Virulence diversity of Phakopsora pachyrhizi isolates from East Africa compared to a geographically diverse collection

H.M. Murithi, J.S. Haudenshield, F. Beed, G. Mahuku, M.H.A.J. Joosten, G.L. Hartman

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3 Citations (Scopus)

Abstract

Soybean rust, caused by the biotrophic pathogen Phakopsora pachyrhizi, is a highly destructive disease causing substantial yield losses in many soybean producing regions throughout the world. Knowledge about P. pachyrhizi virulence is needed to guide development and deployment of soybean germplasm with durable resistance against all pathogen populations. To assess the virulence diversity of P. pachyrhizi, 25 isolates from eight countries, including 17 isolates from Africa, were characterized on 11 soybean genotypes serving as differentials. All the isolates induced tan lesions with abundant sporulation on genotypes without any known resistance genes and on soybean genotypes with resistance genes Rpp4 and Rpp5b. The most durable gene was Rpp2, where 96% of the isolates induced reddish brown lesions with little or no sporulation. Of the African isolates tested, the South African isolate was the most virulent, whereas those from Kenya, Malawi, and some of the isolates from Tanzania had the lowest virulence. An Argentinian isolate was virulent on most host differentials, including two cultivars carrying multiple resistance genes. Ten distinct pathotypes were identified, four of which comprised the African isolates representing considerable P. pachyrhizi virulence. Soybean genotypes carrying Rpp1b, Rpp2, Rpp3, and Rpp5 resistance genes and cultivars Hyuuga and UG5 were observed to be resistant against most of the African isolates and therefore may be useful for soybean-breeding programs in Africa or elsewhere.

LanguageEnglish
Pages1194-1200
JournalPlant Disease
Volume101
Issue number7
DOIs
Publication statusPublished - 2017

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Phakopsora pachyrhizi
Eastern Africa
virulence
soybeans
genotype
sporulation
genes
soybean rust
Malawi
pathogens
pathotypes
cultivars
Tanzania
Kenya
germplasm
breeding

Cite this

Murithi, H.M. ; Haudenshield, J.S. ; Beed, F. ; Mahuku, G. ; Joosten, M.H.A.J. ; Hartman, G.L. / Virulence diversity of Phakopsora pachyrhizi isolates from East Africa compared to a geographically diverse collection. In: Plant Disease. 2017 ; Vol. 101, No. 7. pp. 1194-1200.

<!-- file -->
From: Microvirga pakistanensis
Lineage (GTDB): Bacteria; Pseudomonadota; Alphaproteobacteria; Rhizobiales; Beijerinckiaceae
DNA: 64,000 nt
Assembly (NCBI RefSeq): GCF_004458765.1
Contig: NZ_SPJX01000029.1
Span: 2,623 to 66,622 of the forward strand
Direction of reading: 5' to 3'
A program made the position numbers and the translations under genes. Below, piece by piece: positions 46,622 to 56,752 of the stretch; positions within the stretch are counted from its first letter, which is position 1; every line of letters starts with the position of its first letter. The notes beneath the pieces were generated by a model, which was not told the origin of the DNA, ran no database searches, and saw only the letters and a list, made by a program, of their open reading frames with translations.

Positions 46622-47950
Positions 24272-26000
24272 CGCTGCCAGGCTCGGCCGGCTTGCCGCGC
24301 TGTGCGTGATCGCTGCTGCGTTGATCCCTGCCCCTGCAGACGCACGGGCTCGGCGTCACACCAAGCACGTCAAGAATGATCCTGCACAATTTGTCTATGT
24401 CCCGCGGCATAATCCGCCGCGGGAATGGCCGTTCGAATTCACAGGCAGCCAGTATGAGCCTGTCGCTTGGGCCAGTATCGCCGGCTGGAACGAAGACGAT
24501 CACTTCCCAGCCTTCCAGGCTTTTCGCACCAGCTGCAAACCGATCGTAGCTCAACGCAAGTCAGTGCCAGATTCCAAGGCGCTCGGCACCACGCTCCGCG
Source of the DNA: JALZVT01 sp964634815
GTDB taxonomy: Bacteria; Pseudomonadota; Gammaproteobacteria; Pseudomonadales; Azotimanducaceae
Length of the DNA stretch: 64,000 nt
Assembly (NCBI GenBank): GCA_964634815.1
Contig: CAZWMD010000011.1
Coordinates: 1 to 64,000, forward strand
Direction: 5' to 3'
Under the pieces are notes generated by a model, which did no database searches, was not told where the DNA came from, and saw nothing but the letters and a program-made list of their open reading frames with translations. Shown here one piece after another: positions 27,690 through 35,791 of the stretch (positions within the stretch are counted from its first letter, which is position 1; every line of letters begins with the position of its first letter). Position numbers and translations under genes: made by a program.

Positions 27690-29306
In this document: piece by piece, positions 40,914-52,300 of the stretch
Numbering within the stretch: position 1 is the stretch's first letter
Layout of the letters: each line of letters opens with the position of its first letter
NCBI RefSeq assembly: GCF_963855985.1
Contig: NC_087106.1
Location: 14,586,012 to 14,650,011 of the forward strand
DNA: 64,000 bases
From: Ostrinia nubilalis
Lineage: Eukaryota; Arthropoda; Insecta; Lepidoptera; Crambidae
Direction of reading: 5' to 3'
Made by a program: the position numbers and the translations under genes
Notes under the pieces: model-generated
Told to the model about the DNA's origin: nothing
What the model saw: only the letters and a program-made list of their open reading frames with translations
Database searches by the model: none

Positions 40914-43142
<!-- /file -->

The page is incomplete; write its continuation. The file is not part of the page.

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abstract = "Soybean rust, caused by the biotrophic pathogen Phakopsora pachyrhizi, is a highly destructive disease causing substantial yield losses in many soybean producing regions throughout the world. Knowledge about P. pachyrhizi virulence is needed to guide development and deployment of soybean germplasm with durable resistance against all pathogen populations. To assess the virulence diversity of P. pachyrhizi, 25 isolates from eight countries, including 17 isolates from Africa, were characterized on 11 soybean genotypes serving as differentials. All the isolates induced tan lesions with abundant sporulation on genotypes without any known resistance genes and on soybean genotypes with resistance genes Rpp4 and Rpp5b. The most durable gene was Rpp2, where 96{\%} of the isolates induced reddish brown lesions with little or no sporulation. Of the African isolates tested, the South African isolate was the most virulent, whereas those from Kenya, Malawi, and some of the isolates from Tanzania had the lowest virulence. An Argentinian isolate was virulent on most host differentials, including two cultivars carrying multiple resistance genes. Ten distinct pathotypes were identified, four of which comprised the African isolates representing considerable P. pachyrhizi virulence. Soybean genotypes carrying Rpp1b, Rpp2, Rpp3, and Rpp5 resistance genes and cultivars Hyuuga and UG5 were observed to be resistant against most of the African isolates and therefore may be useful for soybean-breeding programs in Africa or elsewhere.",
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Virulence diversity of Phakopsora pachyrhizi isolates from East Africa compared to a geographically diverse collection. / Murithi, H.M.; Haudenshield, J.S.; Beed, F.; Mahuku, G.; Joosten, M.H.A.J.; Hartman, G.L.

In: Plant Disease, Vol. 101, No. 7, 2017, p. 1194-1200.

Research output: Contribution to journalArticleAcademicpeer-review

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